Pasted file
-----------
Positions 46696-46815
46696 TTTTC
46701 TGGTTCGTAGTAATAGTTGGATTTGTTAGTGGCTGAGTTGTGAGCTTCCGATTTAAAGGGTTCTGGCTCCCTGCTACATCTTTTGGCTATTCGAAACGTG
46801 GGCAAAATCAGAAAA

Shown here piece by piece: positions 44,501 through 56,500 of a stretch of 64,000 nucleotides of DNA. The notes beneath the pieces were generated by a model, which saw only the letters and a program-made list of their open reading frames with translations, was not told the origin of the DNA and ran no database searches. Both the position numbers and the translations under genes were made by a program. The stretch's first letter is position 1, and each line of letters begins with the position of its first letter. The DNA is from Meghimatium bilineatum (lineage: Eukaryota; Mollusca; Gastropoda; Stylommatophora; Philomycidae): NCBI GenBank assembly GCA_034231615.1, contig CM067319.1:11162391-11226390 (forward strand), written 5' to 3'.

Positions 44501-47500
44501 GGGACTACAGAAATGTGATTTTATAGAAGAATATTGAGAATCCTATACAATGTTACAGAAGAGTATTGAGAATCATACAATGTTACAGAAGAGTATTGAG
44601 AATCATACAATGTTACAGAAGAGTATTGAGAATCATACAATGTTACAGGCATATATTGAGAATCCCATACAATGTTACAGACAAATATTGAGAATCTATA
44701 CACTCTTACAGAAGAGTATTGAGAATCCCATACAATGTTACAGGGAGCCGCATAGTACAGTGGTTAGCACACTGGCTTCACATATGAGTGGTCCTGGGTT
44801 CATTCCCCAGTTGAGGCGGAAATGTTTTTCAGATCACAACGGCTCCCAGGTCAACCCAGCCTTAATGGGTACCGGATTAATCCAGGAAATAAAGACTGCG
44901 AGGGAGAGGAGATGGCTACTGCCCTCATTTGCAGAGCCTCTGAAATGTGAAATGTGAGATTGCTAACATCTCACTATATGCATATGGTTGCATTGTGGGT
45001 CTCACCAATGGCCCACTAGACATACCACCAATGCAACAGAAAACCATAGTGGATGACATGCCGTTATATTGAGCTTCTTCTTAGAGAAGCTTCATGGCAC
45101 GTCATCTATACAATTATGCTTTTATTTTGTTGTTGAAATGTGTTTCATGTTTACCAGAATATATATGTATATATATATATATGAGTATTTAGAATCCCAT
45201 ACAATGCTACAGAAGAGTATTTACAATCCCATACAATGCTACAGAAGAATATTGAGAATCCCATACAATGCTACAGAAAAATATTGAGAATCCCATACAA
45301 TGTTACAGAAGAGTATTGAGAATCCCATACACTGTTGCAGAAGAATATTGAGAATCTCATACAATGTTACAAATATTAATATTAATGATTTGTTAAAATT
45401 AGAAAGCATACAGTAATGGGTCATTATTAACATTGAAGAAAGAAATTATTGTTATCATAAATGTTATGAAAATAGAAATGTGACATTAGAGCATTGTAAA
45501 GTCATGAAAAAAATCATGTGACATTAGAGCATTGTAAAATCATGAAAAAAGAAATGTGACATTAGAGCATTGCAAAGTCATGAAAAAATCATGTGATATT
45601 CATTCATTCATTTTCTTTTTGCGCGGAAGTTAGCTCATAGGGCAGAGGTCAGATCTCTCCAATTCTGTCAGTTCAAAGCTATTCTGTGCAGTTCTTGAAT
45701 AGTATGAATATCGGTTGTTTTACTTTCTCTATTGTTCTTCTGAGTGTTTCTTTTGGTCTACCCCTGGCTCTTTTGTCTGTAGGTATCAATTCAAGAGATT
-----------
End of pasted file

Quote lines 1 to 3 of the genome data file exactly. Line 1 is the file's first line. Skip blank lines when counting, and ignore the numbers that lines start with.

Positions 46696-46815
46696 TTTTC
46701 TGGTTCGTAGTAATAGTTGGATTTGTTAGTGGCTGAGTTGTGAGCTTCCGATTTAAAGGGTTCTGGCTCCCTGCTACATCTTTTGGCTATTCGAAACGTG